Maslov’s “Hierarchy of Needs” comes up pretty often in conversations with my friends. The basic idea of this theory is that people have many needs: a need for food, a need for air, a need for companionship, a need for respect, etc. But moreover, some needs are more important than others, and can be grouped into hierarchical categories. This makes a lot of intuitive sense. If a lonely person falls into a river and is about to drown, her thoughts while thrashing in the water are not about how she needs deeper relationships — she’s thinking about how she needs air! Of course, as one considers “higher” needs, the valuations become harder. Do you really seek morality only after you have satisfied your need for relationships? Wikipedia provides a useful diagram of the needs.
The theory makes so much intuitive sense, and is talked about so often, that I was a little surprised to learn that it is not respected in Psychological circles and has been much criticised.
Still, some time ago I had the idea of trying to quantify the needs in Maslov’s heirarchy. That is, I wanted to put hard numbers on them based on real data. For example, how much money do American’s spend on food versus shelter? How has this changed over the last century? How is this different from Germans or Zimbabwaens. Perhaps raw data could paint a clearer picture than Maslov’s speculations.
This turns out to be a harder question than it seems at first. For example, we rarely satisfy one need at a time. When you rent an apartment, you are not just paying for shelter from the rain. You are also paying for the security of walls and doors. You are also paying to be close to the shops in the area, or perhaps paying to be in a beautiful area. You are also paying something for the social status that comes with having that kind of apartment. And you are also paying something for the aesthetic style of the apartment; the fixtures, the quality of the painting and so forth.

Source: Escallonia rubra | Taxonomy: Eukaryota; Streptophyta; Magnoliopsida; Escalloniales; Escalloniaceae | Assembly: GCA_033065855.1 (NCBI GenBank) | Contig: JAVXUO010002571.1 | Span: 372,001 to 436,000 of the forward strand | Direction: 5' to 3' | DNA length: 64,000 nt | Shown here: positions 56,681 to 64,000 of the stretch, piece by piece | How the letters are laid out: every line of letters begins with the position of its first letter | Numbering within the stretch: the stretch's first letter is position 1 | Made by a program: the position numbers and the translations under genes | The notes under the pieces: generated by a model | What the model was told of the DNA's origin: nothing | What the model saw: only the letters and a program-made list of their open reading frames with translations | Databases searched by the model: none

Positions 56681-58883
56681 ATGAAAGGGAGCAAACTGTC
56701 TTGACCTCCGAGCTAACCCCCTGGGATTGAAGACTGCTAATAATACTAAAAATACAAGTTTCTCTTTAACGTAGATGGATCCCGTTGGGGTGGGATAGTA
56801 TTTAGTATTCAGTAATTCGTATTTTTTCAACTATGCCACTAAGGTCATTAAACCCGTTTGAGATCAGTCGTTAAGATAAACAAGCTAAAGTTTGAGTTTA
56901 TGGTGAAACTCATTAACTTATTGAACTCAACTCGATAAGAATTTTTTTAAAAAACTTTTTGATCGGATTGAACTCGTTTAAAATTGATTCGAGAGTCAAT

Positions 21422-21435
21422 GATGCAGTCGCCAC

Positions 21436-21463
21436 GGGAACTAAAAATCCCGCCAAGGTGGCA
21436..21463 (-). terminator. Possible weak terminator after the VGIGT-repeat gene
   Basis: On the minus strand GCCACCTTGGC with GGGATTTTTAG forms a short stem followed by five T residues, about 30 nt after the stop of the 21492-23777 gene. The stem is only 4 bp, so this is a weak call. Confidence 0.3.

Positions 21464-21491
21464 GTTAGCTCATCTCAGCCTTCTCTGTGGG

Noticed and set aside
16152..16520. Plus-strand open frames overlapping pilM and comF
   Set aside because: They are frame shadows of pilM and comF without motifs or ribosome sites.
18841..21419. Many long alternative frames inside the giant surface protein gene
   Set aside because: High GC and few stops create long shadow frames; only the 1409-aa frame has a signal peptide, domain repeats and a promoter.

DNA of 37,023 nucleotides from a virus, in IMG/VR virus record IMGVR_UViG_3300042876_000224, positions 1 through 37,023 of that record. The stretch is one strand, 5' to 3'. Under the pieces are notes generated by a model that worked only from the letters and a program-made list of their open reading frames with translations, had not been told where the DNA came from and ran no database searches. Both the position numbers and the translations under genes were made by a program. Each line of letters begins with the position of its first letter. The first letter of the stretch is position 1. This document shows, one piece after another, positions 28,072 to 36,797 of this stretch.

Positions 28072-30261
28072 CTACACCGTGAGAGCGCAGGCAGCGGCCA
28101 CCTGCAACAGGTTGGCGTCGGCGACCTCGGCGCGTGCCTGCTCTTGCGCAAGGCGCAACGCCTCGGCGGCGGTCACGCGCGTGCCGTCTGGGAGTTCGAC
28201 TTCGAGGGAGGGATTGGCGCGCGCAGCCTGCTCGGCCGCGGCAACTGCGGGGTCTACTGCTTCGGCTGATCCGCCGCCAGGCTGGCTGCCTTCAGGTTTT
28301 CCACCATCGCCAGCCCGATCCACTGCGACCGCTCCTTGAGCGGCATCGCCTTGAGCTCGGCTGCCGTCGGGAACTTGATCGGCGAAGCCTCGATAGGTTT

In first world countries many of these things have become so standardized that you don’t even consider that you are paying for them. For example, when was the last time you had to choose between indoor or outdoor plumbing? Between electricity or not? I was surprised last year in Berlin when I rented a beautiful apartment that had no automatic heating, but only a stove in which I could burn coal.
Still, I haven’t completely given up on my quest. At the very least, it should be possible to look at trends in a country over time. For example, the USDA has information on the cost of food, showing that Americans now spend half as much money on food as they did 80 years go. Similar data for spending on other Maslovian needs over this time would be interesting: shelter, for example.
If you read this blog, you know that I am also obsessed with the role of “Media.” Maslov’s hierarchy always seemed wrong to me from this angle as well. From my anecdotal experience, it seems that people in developing countries who are “moving up the pyramid”, who have secured food and shelter and security, move quickly to get media — not “self actualization.” This is otherwise known as the “satellite dishes in slums” phenomena, as poignantly expressed in this image.
Lastly, how does the Internet address Maslov’s hierarchy? It seems that the most successful web companies must be tapping into some human need. Some mappings are obvious, like Facebook to friendship. Others are unclear. What needs do Google or Wikipedia satisfy? Where is our need (“need”?) for entertainment, as expressed by YouTube, Netflix, and others? Here is my rough take on assigning web companies to needs in the hierarchy.
Even is Maslov’s theory is flawed, it expresses the right idea that we pursue different needs and attach different values to them. So it will be fascinating to see how technology and especially media has changed out behavior in respect to these needs. I’ll let you know what I find!